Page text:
The rationale behind the desired changes are based on the known role of inappropriate inflammation in AD and therefore to reduce inflammation accordingly, & to reduce auto-immune risks, to minimise insulin resistance, to reduce Aβ, to reduce excess cortisol, to reduce excess CRF, & support the hypothalamic adrenal axis, to optimise antioxidant status, to optimise blood glucose balance, to support optimal production of acetylcholine synthesis.
The FINGER Study
In support of Dr Bredesen and colleagues’ work, just two days prior to the CAM Conference, on 12th March 2015, a research article was published in The Lancet which described the effects of a multidomain approach to prevent cognitive decline in at-risk elderly people from the general population in Finland (FINGER). The findings from this large long-term, randomised controlled trial suggest that the multidomain intervention could improve or maintain cognitive functioning.
The main hypothesis of this trial was that simultaneous changes in several risk factors (even of small magnitude) would lead to a protective effect on cognition, in at-risk elderly people (60-77 years of age).
The control group (n = 565) received regular health advice. The intervention group (n = 554) received additional intervention components which included nutritional advice, a physical exercise training programme, a cognitive training programme and social activities which were stimulated through the numerous group meetings of all intervention components. Vascular risk monitoring was also undertaken for the intervention group.
|Multidomain Intervention – FINGER study|
The researchers noted significant effects on the primary outcome which was overall cognition, main cognitive secondary outcomes (executive functioning and processing speed), and other secondary outcomes (BMI, dietary habits, and physical activity).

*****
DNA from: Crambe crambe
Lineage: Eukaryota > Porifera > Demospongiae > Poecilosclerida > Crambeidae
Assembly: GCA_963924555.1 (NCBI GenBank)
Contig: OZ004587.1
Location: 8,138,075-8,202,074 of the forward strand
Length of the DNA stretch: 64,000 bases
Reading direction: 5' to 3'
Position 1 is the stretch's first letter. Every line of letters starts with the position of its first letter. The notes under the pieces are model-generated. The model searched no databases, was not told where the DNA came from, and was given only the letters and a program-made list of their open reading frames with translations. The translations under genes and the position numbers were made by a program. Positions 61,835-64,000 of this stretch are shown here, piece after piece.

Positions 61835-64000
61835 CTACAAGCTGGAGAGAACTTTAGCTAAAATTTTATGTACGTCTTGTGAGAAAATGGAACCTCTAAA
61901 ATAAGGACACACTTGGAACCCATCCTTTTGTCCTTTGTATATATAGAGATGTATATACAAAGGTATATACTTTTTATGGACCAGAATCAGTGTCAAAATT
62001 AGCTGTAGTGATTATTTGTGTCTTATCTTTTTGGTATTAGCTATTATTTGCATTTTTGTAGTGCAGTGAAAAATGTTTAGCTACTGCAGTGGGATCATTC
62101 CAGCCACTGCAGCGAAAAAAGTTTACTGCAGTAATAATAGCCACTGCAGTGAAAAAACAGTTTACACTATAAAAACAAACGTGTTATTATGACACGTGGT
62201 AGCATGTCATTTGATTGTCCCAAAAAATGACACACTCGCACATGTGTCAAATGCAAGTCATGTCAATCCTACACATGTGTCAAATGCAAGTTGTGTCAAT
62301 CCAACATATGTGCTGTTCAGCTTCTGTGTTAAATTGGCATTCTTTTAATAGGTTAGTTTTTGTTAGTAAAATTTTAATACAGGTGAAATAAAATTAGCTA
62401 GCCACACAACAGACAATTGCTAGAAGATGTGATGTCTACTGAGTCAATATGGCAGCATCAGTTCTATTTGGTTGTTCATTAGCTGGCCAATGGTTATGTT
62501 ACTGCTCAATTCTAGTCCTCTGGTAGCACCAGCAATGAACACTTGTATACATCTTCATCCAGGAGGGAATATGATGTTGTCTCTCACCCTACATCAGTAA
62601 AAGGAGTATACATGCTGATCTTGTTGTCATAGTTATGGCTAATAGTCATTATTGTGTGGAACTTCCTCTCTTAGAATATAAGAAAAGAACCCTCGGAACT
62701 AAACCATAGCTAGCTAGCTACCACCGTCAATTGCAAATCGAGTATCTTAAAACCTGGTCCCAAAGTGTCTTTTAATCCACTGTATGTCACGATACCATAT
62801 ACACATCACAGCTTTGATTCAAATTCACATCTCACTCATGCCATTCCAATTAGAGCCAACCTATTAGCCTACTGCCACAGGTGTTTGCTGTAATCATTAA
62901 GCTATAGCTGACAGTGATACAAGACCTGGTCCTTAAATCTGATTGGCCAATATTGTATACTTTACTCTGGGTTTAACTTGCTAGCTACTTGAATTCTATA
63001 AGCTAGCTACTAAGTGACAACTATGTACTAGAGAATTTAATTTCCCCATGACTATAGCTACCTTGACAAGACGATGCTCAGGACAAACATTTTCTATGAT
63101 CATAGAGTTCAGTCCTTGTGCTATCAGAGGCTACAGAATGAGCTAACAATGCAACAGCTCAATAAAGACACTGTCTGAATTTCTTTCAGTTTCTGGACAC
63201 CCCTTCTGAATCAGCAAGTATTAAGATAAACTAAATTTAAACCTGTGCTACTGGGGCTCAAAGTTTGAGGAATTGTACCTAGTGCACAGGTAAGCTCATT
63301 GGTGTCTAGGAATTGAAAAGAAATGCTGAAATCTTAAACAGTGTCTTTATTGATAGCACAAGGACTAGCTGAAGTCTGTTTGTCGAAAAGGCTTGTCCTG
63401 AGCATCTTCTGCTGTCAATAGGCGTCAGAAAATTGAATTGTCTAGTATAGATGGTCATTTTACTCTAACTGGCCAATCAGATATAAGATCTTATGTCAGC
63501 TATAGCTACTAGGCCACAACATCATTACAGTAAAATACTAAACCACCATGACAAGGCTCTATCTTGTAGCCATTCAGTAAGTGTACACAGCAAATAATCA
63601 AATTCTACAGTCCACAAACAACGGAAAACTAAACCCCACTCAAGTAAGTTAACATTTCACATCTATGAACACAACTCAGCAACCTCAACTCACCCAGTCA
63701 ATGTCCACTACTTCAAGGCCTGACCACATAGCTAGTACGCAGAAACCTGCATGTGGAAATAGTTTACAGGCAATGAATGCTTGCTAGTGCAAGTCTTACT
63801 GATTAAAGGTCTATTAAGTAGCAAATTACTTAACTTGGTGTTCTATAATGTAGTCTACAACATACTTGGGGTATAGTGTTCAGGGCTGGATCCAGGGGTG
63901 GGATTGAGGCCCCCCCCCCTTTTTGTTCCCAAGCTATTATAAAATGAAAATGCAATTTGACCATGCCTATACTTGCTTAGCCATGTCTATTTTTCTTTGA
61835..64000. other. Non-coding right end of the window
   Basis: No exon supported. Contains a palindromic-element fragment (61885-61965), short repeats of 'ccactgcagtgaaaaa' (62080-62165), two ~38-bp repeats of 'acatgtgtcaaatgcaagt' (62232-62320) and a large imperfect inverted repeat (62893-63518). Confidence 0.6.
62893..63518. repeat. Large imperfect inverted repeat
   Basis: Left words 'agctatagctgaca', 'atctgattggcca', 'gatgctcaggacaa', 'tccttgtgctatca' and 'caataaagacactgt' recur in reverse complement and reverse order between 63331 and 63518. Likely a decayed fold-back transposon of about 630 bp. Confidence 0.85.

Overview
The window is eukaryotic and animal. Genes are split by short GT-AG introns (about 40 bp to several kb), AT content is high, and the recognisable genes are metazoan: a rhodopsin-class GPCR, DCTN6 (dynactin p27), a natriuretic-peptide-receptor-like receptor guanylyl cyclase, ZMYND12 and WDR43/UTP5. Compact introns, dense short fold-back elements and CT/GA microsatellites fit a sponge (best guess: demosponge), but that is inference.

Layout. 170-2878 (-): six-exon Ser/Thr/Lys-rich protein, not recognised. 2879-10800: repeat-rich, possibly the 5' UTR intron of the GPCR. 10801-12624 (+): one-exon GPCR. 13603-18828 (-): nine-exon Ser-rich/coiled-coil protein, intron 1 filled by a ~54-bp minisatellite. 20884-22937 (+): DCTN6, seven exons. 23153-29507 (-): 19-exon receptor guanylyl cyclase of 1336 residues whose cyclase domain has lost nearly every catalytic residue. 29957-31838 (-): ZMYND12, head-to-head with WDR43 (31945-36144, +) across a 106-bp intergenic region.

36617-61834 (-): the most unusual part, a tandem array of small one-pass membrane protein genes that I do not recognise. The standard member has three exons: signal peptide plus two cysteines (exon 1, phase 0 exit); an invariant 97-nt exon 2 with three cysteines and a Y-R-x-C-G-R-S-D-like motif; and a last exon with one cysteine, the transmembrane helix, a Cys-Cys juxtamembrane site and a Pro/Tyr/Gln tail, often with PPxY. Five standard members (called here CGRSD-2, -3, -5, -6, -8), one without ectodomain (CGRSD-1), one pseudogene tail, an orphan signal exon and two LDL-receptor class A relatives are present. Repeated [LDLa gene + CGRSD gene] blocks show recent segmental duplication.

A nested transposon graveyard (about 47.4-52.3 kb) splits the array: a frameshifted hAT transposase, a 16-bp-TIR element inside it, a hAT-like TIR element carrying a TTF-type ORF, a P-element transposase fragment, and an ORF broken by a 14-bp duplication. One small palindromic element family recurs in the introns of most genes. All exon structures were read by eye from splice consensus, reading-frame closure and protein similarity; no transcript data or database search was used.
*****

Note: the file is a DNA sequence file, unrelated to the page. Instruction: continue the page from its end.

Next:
This FINGER trial provides a first reference, and also a novel and pragmatic model, for dementia prevention trials that can be tested and adapted in various other settings and populations.
MIND Diet Study
Interestingly, in February 2015, there was another paper which focused on the influence of diet upon the development of AD, the conclusion of which was “High adherence to all three diets may reduce AD risk. Moderate adherence to the MIND diet may also decrease AD risk”. The study first began in 1997.
This was a prospective study of 923 participants, ages 58 to 98 years, followed on average 4.5 years, conducted in the Chicago area. Participants were asked to report usual frequency of intake over the previous 12 months of 144 food items.
Nutrient levels and total energy for each food item were based either on natural portion sizes (e.g. slice of bread) or according to age- and sex-specific portion sizes from national dietary surveys. The MIND diet score has 15 dietary components including 10 brain healthy food groups (green leafy vegetables, other vegetables, nuts, berries, beans, whole grains, fish, poultry, olive oil, and wine) and five unhealthy food groups (red meats, butter and stick margarine, cheese, pastries and sweets, and fried/fast food). Olive oil consumption was scored 1 if identified by the participant as the primary oil usually used at home and 0 otherwise. For all other diet score components the researchers summed the frequency of consumption of each food item portion associated with that component and then assigned a concordance score of 0, 0.5, or 1. The total MIND diet score was computed by summing over all 15 of the component scores.
|MIND Diet Study – Chicago||15 Dietary Component Scores|
|Food Item||Food Frequency||Max Score|
|Whole Grains||≥ 3/d||1|
|Green Leafy Vegetables||≥ 6/wk||1|
|Red Meats & Products||<4/wk||1|
|Fast / fried food||<1/wk||1|
|Olive Oil||primary oil||1|
|Total MIND Score||15|
The DASH diet scoring was based on seven food groups and three dietary components (total fat, saturated fat, and sodium), each scored 0, 0.5, or 1, and summed for a total score ranging from 0 (lowest) to 10 (highest) diet concordance.
The MedDiet Score was computed based on scoring described by Panagiotakos and colleagues. The scoring uses serving quantities of the traditional Greek Mediterranean diet as the comparison metric. It includes 11 dietary components each scored 0 to 5 that are summed for a total score ranging from 0 to 55 (highest dietary concordance). The researchers found protective relations of this MedDiet Score and cognitive decline in both the MAP study and the Chicago Health and Aging Project.